Friday, August 12, 2011

Why Do You Want to Be in a Relationship?



You know, I think most everyone has stock answers to the question I have titled this post with. Things like:

I want to have a family.

I want to be loved and cared for.

I want someone to travel with, share experiences with, etc.

And of course, all of those are fine. But perhaps beneath those also lurk these:

I am afraid of being alone.

It's more financially secure with two people sharing the bills.

I'm not sure I'm loveable if someone isn't in my life.

I'm supposed to get marriage and have children, isn't that what everyone does?

Life isn't meaningful without a partner.

If I look back at my own life, I'd say I have had, at some time or another, most of these "negative" narratives driving my desire to be in a relationship. And because of that, I sometimes made choices both within relationships and between relationships out of fear, and not from an authentic sense of who I am and what I really want out of my life.

In addition, if you look at those first three - the "positive" narratives - they aren't all that specific, nor are they terribly deep-level either. Let's take each of them and ask a few probing questions.

1. I want to have a family. Why? What is it about being in a partnership and having children that you find compelling? What beneficial qualities would you bring such a partnership? What beneficial qualities would be helpful for a partner to have in such a relationship with you? Could you have a great life without children, or do you feel called to be a parent in this lifetime?

2. I want to be loved and cared for. How? In what ways could a partner do this for you? Do you love and care for yourself already? (If not, you might find yourself in a world of disappointment when your partner proves to be human.) How might you love and care for your partner in a relationship?

3. I want someone to travel with, share experiences with, etc. Have you traveled alone before? How are your friendships or relationships with family members? Are you merely hoping to find someone to fill the vacuum of a social life you currently have? What kinds of experiences do you wish to share with an intimate partner and why?

This kind of questioning may irritate some of you. However, I'm kind of convinced that the way towards a healthy, conscious relationship is through such questioning and self-examination. And once you are with someone, through "together examination." The thing is, though, that this is not about finding a new set of pat answers to a list of questions. It's more about allowing yourself - or yourselves - to experiment. To live with questions for awhile. To offer answers that feel the most true, while knowing that they are provisional - i.e. true within a given context, which might change in the future. Some partners have a deep passion for travel together for years, and then, as other things shift in their lives, one or both find that yesterday's travel is today's business project developed together.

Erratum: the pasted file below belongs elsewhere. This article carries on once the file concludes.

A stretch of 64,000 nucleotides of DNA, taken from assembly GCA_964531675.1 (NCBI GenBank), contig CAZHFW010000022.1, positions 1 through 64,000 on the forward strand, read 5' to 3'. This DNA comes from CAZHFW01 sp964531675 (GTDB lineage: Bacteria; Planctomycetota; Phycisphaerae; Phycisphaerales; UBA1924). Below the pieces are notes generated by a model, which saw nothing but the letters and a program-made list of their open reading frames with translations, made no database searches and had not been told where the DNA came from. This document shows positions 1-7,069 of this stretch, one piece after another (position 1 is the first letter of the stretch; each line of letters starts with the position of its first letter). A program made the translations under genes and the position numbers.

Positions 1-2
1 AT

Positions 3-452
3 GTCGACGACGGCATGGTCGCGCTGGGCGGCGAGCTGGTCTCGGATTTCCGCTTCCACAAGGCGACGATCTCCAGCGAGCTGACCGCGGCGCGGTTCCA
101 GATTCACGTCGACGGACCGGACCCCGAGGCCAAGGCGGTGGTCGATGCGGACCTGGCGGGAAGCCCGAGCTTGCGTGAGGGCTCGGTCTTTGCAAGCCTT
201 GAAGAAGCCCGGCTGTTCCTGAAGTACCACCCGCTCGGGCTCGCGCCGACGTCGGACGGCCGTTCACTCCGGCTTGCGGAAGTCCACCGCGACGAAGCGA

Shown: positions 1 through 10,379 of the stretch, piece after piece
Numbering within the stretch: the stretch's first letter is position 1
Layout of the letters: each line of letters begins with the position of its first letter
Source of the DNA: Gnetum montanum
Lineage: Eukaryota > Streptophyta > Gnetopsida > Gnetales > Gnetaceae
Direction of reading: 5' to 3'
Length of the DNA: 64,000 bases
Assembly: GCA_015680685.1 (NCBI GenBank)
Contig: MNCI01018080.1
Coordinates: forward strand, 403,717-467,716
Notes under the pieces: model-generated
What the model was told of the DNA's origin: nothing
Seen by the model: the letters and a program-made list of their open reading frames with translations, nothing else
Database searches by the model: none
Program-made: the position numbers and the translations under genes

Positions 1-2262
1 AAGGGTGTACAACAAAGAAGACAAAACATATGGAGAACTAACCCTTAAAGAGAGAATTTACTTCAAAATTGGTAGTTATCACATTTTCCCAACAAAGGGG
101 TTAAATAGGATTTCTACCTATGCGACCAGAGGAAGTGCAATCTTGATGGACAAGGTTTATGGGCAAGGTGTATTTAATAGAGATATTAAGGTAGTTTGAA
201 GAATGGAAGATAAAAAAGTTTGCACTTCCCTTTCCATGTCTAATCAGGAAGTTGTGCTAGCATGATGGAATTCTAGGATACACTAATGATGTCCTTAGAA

So, why do you want to be in a relationship?

5 comments:

  1. Good post. I've been thinking about this a lot lately, so much, in fact, that I have yet to put together coherant post on my blog about it. The thing is, I'm not sure I want a relationship, for the first time in my life. And, it's weird.

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  2. Well, it could be an opportunity to reflect and rearrange priorities around relationships. I can imagine it's strange not to have a list or plan though.

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  3. I have been trying to pin this down for me, and it feels like the English language isn't quite structured right for me to do so.

    I definitely have a very strong leaning towards "relationship" over "single", and the standard phrase is along the lines of, "I want someone to complete me", but that doesn't make sense because I already feel complete in myself - it's just that somehow a complementary essence would feel really good.

    I'm also social but introvert, so I think having a particular special someone (or, conceivably two or three special someones, I'm not totally averse to the idea of poly relationships - though I think the difficulty increases exponentially with group size, see "introvert") would kind of balance and satisfy those two traits at once.

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  4. Well, it's good that you feel "complete."

    I understand the sentiment behind those kinds of statements, but they're such trouble. If someone wants another to make them "feel whole," whatever relationship that occurs tends to be problematic or unsustainable.

    I also agree that language sometimes fails to express it.

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  5. :) I'm so glad I found your blog! I'm a college student who's been thinking a lot about dating/love and relationships lately, and I have interest in Zen and Yoga too. This is a great place to discuss modern relationships, thank you!

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